Books for children: voiceless gorillas, grumbling dragons and the refugee crisis
These books for children of all ages are beautifully illustrated and touch on a number of issues
We Travel So Far
As autumn turns to winter in Ireland, the stream-tailed swallows start heading south, an impulse for migration shared by hundreds of creatures from the animal kingdom. In We Travel So Far (Words and Pictures, 4+, £12.99), Laura Knowles charts 26 similar migrations, in a series of short stories that sing like poems.
Knowles allows the animals and birds - from the majestic monarch butterfly to a flock of wheeling whooping cranes - tell their own tales: “We are the night-time flappers, the sweet-treat snackers!” hum a “humongous” horde of hanging fruit bats.
Chris Madden’s stunning illustrations bring detail and perspective to the varying habitats. The foregrounded figures of a pair of elephant seals, for example, are multiplied in miniature along a beach that recedes into the distance. In the final short story, Knowles reminds us of the human impulse to move from one place to another, “to find adventure”, “to find safety”, “to find love.”
The Mediterranean by Armin Greder (Allen and Unwin, 8+, £12.99) looks at the idea of migration through the lens of the current refugee crisis. Do not be deceived by the fact that Greder takes a picture-book approach: he paints a harrowing picture of the reality of forced migration. The almost wordless story opens with a lifeless body floating in the water. In a series of rubbed charcoal drawings, full of smudged faces and oppressive landscapes, Greder brings us on a circular journey that reveals the world of war and poverty that forces millions of people every year to flee their homes. The darkness of the theme notwithstanding, The Mediterranean opens up an opportunity to have deeper conversations with a child about the current global political landscape.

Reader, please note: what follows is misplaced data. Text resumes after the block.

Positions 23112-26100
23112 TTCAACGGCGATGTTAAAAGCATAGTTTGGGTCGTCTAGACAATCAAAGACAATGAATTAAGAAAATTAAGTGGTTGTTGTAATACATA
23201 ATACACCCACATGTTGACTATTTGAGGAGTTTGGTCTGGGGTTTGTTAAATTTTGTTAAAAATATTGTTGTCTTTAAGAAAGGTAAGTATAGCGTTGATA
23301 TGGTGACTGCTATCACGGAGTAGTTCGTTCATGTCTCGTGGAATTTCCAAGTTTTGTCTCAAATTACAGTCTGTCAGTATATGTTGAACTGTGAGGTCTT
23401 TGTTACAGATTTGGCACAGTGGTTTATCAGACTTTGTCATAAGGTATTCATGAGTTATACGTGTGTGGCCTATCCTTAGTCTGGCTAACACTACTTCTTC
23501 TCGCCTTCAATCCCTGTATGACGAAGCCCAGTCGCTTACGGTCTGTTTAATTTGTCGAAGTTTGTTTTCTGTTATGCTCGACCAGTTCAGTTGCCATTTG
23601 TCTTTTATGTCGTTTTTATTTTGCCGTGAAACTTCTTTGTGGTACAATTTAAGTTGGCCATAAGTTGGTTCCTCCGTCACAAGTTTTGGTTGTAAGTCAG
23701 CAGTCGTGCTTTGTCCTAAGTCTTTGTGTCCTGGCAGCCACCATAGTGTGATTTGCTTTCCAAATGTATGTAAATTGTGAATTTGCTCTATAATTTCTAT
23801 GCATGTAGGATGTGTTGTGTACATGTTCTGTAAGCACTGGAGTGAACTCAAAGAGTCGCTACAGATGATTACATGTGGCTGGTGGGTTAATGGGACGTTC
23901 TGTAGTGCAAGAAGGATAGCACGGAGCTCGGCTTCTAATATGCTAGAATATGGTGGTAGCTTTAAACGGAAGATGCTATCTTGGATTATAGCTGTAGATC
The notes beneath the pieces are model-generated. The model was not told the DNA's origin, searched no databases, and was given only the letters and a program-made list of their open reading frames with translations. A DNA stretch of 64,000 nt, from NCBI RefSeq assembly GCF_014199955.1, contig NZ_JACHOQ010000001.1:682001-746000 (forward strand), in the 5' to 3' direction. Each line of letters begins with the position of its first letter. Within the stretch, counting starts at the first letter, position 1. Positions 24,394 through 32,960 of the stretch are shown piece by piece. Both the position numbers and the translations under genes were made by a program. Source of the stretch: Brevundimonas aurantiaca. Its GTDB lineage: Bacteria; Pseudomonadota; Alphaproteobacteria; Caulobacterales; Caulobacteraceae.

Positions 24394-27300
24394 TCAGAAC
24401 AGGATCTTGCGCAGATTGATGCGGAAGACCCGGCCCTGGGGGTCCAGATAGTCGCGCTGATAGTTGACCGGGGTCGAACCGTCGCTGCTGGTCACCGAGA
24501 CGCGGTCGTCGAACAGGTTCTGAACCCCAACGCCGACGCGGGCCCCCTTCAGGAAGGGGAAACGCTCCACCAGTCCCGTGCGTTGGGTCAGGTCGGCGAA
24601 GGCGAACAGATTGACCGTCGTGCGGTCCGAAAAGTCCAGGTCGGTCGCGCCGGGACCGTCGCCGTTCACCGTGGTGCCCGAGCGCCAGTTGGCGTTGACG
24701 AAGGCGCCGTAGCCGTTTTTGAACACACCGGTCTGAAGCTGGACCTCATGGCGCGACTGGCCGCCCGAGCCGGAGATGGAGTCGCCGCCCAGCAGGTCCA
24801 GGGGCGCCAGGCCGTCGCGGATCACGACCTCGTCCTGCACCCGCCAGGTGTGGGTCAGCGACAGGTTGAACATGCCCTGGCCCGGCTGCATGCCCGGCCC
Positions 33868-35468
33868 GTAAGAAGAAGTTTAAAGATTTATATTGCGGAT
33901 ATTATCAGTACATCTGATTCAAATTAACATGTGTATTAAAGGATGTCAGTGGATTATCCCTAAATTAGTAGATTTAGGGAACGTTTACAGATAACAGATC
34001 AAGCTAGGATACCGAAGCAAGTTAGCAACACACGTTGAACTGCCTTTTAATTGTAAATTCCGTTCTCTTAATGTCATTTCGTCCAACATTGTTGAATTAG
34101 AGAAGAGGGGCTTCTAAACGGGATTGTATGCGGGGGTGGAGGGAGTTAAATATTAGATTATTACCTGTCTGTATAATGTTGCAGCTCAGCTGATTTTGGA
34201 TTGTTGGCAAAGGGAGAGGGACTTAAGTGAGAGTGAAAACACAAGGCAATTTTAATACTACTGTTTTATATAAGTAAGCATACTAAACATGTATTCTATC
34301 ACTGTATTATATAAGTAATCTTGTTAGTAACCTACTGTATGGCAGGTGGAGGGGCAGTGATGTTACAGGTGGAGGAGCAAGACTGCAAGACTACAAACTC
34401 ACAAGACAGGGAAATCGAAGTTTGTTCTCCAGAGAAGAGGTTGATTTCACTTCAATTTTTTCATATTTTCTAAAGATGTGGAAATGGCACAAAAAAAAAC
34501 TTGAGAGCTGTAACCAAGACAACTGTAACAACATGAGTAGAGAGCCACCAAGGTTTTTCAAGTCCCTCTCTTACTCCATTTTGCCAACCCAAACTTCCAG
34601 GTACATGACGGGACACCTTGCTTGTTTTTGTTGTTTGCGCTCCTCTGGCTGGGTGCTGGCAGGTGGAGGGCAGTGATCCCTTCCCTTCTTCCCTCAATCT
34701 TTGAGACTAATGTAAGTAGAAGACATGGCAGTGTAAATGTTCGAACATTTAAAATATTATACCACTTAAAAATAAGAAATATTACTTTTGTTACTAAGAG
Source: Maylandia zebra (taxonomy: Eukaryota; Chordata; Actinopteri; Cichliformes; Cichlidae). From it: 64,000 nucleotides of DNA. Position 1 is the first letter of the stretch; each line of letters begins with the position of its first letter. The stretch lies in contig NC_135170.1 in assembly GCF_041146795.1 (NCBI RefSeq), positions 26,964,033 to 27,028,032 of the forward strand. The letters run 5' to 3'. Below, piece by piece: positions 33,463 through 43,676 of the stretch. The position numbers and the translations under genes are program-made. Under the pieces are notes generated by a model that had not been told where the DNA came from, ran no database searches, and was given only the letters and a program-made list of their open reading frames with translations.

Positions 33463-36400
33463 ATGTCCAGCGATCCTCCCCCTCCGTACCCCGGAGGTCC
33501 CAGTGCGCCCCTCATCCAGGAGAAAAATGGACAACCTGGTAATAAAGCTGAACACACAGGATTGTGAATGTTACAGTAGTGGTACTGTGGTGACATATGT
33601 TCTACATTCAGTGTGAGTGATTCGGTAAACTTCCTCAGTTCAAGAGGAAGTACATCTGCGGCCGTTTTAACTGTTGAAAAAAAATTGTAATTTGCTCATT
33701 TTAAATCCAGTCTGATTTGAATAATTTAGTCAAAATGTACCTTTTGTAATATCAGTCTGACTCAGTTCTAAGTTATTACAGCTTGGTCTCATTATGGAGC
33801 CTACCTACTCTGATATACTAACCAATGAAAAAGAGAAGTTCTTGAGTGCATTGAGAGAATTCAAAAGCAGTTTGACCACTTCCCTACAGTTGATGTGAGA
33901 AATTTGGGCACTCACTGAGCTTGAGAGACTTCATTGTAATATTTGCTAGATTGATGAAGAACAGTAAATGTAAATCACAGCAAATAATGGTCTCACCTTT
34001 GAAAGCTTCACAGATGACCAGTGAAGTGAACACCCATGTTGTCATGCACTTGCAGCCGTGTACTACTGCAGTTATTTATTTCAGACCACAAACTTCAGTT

Illegal, a graphic novel by Eoin Colfer and Andrew Donkin, illustrated by Giovanni Rigani (Hodder Children’s Press, 9+, £14.00), also opens with a journey across the Mediterranean Sea. It charts the escape of a 12 year-old African boy, Ebo, as he leaves economic hardship in Africa for Europe, the continent of opportunity. The journey with his brother Kwame is marked from the outset by bad luck: a local proverb foretells doom for any two brothers to travel together. However, Ebo’s childhood has made him resilient and he will rise to all the challenges he faces as he tries to make a new life for himself in Italy. Colfer and Donkin’s story weaves back and forth between past and present, juxtaposing two distinct visual worlds: the scorched beige palette of African life and the nighttime blues of the boat scenes. The graphic novel approach complements the episodic nature of Ebo’s tale, and Rigani’s portraits create a real emotional affinity with the characters. The book closes with a short standalone comic strip detailing the story of real-life refugee. Rendered in black and white, it highlights the stark truth underpinning the tale.